Wake County Schools

Wake clergy hold prayer vigil on school assignment

Posted August 30, 2010 5:16 p.m. EDT
Updated August 30, 2010 10:55 p.m. EDT

— Clergy members in Raleigh held a prayer vigil on Monday night in an effort to promote diversity in Wake County schools.

About 60 people attended the vigil at Pullen Memorial Baptist Church at 1801 Hillsborough St. in Raleigh.

The group said it was concerned by the Wake school board's decision to move away from its policy of assigning students to achieve socio-economic balance within the student body and toward one based on geographic zones.

"We continue this fight because it is a justice issue," said Rev. Nancy Petty, of Pullen Memorial Baptist Church.

Petty said the group was trying to stay organized in what they believe is a moral fight.

"We still have Wake County neighborhoods that are segregated, poor neighborhoods," Petty said.

"I am very honored to get all the prayer we can get. We can certainly use it," Wake County school board member John Tedesco told WRAL News on Monday.

Tedesco, who is the leading proponent of the neighborhood-schools model, said the public will help design the new model through input online and in upcoming forums.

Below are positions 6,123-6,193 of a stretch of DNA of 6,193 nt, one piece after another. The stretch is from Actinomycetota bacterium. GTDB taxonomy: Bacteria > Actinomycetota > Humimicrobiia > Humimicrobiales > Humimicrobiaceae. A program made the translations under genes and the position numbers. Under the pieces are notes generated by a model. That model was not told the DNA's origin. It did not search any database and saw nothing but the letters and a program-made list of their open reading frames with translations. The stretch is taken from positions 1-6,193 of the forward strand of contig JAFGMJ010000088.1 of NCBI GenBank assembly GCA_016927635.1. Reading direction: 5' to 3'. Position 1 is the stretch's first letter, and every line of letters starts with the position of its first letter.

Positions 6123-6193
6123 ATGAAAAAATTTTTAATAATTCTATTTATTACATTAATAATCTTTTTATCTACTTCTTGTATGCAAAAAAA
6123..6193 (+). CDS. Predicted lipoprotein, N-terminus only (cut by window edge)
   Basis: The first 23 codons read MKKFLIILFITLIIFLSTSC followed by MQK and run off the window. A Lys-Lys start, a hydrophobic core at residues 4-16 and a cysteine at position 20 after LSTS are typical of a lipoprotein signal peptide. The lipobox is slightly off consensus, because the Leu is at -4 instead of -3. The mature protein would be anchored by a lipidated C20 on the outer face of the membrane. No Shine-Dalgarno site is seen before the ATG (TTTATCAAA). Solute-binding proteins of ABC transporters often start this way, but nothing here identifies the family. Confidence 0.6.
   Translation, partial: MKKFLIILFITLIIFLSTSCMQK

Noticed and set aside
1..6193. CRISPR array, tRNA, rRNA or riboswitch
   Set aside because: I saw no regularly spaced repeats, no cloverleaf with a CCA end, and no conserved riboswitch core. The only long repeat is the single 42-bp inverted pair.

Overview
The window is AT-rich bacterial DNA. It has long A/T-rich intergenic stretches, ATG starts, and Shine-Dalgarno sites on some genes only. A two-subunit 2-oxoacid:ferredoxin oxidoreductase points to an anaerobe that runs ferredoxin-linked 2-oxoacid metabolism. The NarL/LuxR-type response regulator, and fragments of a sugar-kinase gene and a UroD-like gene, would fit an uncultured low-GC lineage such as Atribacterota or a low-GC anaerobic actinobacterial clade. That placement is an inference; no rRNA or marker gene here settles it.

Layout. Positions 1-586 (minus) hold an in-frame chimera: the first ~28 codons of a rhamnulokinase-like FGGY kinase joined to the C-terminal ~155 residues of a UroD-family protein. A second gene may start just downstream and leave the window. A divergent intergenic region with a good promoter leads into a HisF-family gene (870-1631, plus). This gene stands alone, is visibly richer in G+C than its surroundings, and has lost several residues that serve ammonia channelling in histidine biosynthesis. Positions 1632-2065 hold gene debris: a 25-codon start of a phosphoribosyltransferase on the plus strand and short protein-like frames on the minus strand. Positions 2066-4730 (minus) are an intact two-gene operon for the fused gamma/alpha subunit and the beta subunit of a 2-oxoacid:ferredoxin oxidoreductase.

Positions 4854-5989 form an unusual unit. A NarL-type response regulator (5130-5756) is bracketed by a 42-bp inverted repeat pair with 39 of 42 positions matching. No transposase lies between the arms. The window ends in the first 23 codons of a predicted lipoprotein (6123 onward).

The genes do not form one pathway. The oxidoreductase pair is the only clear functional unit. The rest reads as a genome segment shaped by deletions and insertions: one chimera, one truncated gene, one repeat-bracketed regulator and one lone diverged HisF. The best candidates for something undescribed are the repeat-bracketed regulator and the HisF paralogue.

Tedesco added that he values diversity too.

"We are going to do everything we can to give a rich, rewarding, educational experience to each and every child in Wake County," he said.

Earlier Monday, nearly a dozen clergy members met at Martin Street Baptist Church in Raleigh to discuss the assignment policy. 

Petty and North Carolina NAACP President William Barber were among the attendees. Both have been arrested twice at Wake County school board meetings.

The NAACP has been an outspoken critic of the Wake school board's decision. Barber has said that legal action against the school system might be necessary.